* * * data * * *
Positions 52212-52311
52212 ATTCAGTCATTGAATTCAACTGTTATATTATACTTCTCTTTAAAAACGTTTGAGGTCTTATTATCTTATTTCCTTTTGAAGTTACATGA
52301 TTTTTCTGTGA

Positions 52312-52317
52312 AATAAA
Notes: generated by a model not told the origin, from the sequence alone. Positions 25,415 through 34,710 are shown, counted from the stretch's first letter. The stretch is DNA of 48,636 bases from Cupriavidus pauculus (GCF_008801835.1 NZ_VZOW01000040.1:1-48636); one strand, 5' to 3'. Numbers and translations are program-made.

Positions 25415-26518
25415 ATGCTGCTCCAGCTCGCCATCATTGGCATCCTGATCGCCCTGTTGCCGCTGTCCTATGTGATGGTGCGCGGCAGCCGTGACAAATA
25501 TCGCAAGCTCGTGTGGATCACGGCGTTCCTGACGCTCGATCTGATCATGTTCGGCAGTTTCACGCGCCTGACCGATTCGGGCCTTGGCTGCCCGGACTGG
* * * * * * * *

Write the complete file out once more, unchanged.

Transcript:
Positions 52212-52311
52212 ATTCAGTCATTGAATTCAACTGTTATATTATACTTCTCTTTAAAAACGTTTGAGGTCTTATTATCTTATTTCCTTTTGAAGTTACATGA
52301 TTTTTCTGTGA

Positions 52312-52317
52312 AATAAA
Notes: generated by a model not told the origin, from the sequence alone. Positions 25,415 through 34,710 are shown, counted from the stretch's first letter. The stretch is DNA of 48,636 bases from Cupriavidus pauculus (GCF_008801835.1 NZ_VZOW01000040.1:1-48636); one strand, 5' to 3'. Numbers and translations are program-made.

Positions 25415-26518
25415 ATGCTGCTCCAGCTCGCCATCATTGGCATCCTGATCGCCCTGTTGCCGCTGTCCTATGTGATGGTGCGCGGCAGCCGTGACAAATA
25501 TCGCAAGCTCGTGTGGATCACGGCGTTCCTGACGCTCGATCTGATCATGTTCGGCAGTTTCACGCGCCTGACCGATTCGGGCCTTGGCTGCCCGGACTGG